Category Archives: Avant Garde/Improvisation

Laurie Anderson collaborates on Songs from the Bardo

Laurie Anderson, musician and visual/conceptual artist, has made her bones exploring the intersection between the deep philosophical ruminations of fine art and the commercial world of popular culture, with results that are by turns fascinating, hilarious, sad, and chilling. Her latest collaboration, Songs from the Bardo, looks deeply into the Tibetan Buddhism that she has studied and whose ideas she has incorporated into previous work.

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King Crimson 50 Year Anniversary

King Crimson: 1981-2019

King Crimson: A 21st Century Guide, Part 3

The Return of King Crimson

1981 brought a new development to the musical landscape that was very surprising and confusing to many music fans: Robert Fripp announced the formation of a new version of King Crimson that would go on tour as well as releasing a new album. While the return of King Crimson was unexpected, it didn’t create the kind of controversy and confusion that the actual band did. Fripp, of course, was the only original member of the band, and he brought drummer Bill Bruford, a member of the group’s 1973-74 model, to the table as well.

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Yoko Ono: Approximately Infinite Universe & Feeling The Space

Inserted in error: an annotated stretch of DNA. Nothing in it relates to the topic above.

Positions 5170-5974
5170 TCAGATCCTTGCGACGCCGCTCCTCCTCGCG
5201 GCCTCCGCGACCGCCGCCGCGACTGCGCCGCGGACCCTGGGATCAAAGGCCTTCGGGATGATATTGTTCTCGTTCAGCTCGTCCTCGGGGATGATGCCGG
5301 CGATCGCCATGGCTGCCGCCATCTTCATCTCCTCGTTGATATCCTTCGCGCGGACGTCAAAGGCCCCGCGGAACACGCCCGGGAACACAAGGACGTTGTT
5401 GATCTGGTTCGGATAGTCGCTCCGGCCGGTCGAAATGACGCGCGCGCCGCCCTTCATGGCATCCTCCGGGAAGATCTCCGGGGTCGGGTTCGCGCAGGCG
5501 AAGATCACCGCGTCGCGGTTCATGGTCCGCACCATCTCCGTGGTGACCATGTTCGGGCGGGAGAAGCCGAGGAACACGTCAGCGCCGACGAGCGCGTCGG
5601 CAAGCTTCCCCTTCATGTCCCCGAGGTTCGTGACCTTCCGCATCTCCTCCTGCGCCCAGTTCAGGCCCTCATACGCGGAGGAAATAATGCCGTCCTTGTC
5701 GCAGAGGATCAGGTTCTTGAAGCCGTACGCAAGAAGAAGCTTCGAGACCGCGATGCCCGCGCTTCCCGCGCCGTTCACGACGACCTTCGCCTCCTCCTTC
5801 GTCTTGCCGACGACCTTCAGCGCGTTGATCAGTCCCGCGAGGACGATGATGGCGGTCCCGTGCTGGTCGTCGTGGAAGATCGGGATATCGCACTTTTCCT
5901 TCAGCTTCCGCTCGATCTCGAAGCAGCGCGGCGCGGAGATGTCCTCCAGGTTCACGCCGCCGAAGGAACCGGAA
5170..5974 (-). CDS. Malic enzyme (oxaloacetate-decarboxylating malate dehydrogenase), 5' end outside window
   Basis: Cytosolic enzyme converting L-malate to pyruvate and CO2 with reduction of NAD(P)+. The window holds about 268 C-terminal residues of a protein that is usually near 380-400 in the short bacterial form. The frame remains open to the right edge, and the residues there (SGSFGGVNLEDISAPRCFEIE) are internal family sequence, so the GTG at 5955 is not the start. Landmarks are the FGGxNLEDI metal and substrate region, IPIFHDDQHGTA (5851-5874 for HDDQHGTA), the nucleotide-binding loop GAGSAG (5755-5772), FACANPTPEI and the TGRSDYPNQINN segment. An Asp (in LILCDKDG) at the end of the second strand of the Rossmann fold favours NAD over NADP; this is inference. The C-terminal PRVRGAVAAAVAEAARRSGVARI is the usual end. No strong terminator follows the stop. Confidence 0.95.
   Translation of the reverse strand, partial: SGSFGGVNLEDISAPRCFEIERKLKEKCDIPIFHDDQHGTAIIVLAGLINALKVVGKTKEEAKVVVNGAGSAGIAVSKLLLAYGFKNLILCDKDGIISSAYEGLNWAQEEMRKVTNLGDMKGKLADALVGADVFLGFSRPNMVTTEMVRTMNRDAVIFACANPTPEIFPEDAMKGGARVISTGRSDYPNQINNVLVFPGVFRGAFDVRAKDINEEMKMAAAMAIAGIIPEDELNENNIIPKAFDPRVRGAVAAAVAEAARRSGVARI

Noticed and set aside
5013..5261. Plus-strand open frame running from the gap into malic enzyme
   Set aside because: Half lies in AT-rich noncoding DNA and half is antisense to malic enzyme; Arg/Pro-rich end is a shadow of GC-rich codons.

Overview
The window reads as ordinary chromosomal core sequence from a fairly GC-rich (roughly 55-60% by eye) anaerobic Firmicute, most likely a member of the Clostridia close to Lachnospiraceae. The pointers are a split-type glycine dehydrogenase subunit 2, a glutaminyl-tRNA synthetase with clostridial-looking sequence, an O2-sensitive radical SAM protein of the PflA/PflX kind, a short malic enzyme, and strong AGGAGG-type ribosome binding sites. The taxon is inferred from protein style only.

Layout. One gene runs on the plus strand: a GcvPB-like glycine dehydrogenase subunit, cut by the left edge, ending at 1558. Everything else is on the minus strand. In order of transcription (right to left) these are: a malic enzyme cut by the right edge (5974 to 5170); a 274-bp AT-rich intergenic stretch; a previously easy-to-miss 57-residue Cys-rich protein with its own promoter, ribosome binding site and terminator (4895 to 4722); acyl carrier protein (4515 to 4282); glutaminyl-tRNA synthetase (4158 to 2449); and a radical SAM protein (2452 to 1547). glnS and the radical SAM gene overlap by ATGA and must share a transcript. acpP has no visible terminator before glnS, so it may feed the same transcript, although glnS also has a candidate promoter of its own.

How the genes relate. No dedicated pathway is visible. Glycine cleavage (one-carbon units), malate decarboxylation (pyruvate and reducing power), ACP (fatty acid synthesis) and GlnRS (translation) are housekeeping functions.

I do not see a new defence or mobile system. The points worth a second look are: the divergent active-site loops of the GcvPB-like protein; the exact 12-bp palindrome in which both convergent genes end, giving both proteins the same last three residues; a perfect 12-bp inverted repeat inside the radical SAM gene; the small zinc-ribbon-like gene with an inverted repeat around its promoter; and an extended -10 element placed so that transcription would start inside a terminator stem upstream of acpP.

In 1972 and 1973 Yoko Ono released two of her most successful albums, Approximately Infinite Universe and Feeling the Space. Both of these albums are focused on issues of women’s rights and the pain of living in a male-dominated world, and they contain some of Ono’s sharpest and most interesting songwriting as well as an attempt to create music that sounded like rock music of the time in order to carry her message forth.

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Don Cherry: Symphony For Improvisers

Related: Don Cherry: Musician of the World

Trumpet player Don Cherry was pretty much Blue Note’s premiere find in the 60s avant-garde jazz sweepstakes. The label was a bit late to the party, and though they ended up releasing excellent recordings by formidable avant-garde names such as Eric Dolphy, Ornette Coleman, and Cecil Taylor, that was only after these musicians had already done groundbreaking work on other labels who proceeded to drop them eventually.

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